In celebration of the 50th anniversary of the release of THE JIMI HENDRIX EXPERIENCE masterpiece "Electric Ladyland", Experience Hendrix, L.L.C. and Legacy Recordings, the catalog division of Sony Music Entertainment, are releasing the deluxe edition box set on November 9. Available as either a 3CD/1 Blu-ray set or a 6LP/1 Blu-ray set, both packages include the original double album, now newly remastered by Bernie Grundman from the original analog tapes. For the LP set, Grundman prepared an all-analog direct-to-disc vinyl transfer of the album, preserving the authenticity. Also included is "Electric Ladyland: The Early Takes", which presents demos and studio outtakes from this period in Hendrix's career, plus a new 5.1 Surround Sound mix of the entire original album by Hendrix's original engineer Eddie Kramer. This marks the first and only time this has been done with a Hendrix studio album, and gives listeners the original stereo mixes in uncompressed 24 bit/96 kz high-resolution audio.
"Jimi Hendrix Experience: Live At the Hollywood Bowl 9/14/68", part of Experience Hendrix's Dagger Records official bootleg series, is another exclusive component. The never before released recording captures the band and the mounting excitement that took place just weeks before the release of "Electric Ladyland". The Blu-ray also includes the acclaimed, feature length documentary "At Last… The Beginning: The Making Of Electric Ladyland".
Lastly, "Electric Ladyland Deluxe Edition" includes a full-color, 48-page book containing Jimi's handwritten lyrics, poem and instructions to his record label, as well as never before published photos from the recording sessions that were shot by Eddie Kramer himself.
"I had always dreamed of mixing 'Electric Ladyland' in 5.1 Surround Sound," says Eddie Kramer, who engineered every Hendrix album made during his life, and produced or co-produced nearly all of his posthumous material. "It always felt to me as the perfect vehicle for the kind of adventuresome stuff that Jimi and I were trying to do in 1968. The visceral thrill when we completed the first surround mix of 'Voodoo Child (Slight Return)' was palpable. It was an overwhelming experience — pun intended. We viewed this song as the surround test and the moment I heard it I flashed back on those moments when Jimi and I were mixing the stereo album, laughing at our attempts to find that 'elusive' sound." The Blu-ray for "Electric Ladyland Deluxe Edition" will contain these 5.1 Surround Sound mixes — a first for any studio album in the Hendrix canon.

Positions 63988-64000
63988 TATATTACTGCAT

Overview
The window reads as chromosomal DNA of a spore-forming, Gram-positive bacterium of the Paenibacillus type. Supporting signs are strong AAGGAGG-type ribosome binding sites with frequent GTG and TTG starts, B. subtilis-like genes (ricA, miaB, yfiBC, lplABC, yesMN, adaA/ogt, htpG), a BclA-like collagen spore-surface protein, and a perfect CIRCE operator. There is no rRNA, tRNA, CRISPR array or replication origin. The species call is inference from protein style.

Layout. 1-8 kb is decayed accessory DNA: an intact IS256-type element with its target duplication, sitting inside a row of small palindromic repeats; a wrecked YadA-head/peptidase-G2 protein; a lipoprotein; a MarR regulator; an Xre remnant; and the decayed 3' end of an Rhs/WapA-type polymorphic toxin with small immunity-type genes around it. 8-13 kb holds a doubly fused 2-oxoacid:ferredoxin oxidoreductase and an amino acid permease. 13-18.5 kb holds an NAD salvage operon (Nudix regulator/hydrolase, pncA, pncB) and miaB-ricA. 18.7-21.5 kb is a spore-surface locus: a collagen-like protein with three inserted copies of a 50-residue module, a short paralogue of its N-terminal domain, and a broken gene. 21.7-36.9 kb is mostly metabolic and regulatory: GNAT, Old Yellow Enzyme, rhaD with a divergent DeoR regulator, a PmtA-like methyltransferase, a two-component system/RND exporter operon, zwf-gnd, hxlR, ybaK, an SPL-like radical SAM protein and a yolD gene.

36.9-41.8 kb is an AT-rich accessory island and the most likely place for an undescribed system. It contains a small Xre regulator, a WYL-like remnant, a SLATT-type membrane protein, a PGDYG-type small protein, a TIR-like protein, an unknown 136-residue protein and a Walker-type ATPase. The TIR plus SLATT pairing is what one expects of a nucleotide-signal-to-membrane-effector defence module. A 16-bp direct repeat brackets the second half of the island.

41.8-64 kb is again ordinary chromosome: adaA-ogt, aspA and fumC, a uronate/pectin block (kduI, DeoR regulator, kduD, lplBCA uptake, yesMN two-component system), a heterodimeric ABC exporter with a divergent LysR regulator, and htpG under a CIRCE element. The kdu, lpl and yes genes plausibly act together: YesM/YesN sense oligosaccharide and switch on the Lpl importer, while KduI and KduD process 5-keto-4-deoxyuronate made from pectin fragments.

The new cover art — a Linda (McCartney) Eastman photograph of the band and children at the statue of Alice In Wonderland in New York's Central Park — was Hendrix's own choice of imagery for the album's cover image. The shot was relegated to the inside of the U.S. version on Reprise Records, printed in black and white. The U.K. version of the album released by Track Records didn't include the photo at all, and instead featured a gatefold photo of 19 naked women, which Hendrix famously abhorred. For the first time ever, the Linda Eastman photo, in full color, will grace the cover of "Electric Ladyland", true to Jimi Hendrix's original vision.
The third album by THE JIMI HENDRIX EXPERIENCE, "Electric Ladyland" was the last Hendrix studio album to have been released during the guitar icon's lifetime and reflects his meticulous involvement in every facet of its creation. In his essay, included in the full color 12" x 12" book that comes with the set, veteran Rolling Stone contributor David Fricke contends, "'Electric Ladyland' is the guitarist at a visceral, pictorial peak in his playing and his exploration of the recording studio as an instrument of composition and narrative."
Originally released on October 16, 1968, "Electric Ladyland" is the source of such legendary Hendrix tracks as "All Along The Watchtower", "Voodoo Child (Slight Return)", "Crosstown Traffic" and "Burning Of The Midnight Lamp". It is commonly acknowledged by Hendrix cognoscenti as the most fully realized, cohesive project of his entire career. The only Hendrix album to have hit No. 1 on the Billboard chart, it is, indisputably, the crowning achievement of THE JIMI HENDRIX EXPERIENCE and underscored Hendrix's abilities as singer, songwriter, guitarist, and producer. It remains his most popular album outside the U.S., outpacing the guitarist's groundbreaking debut LP, "Are You Experienced".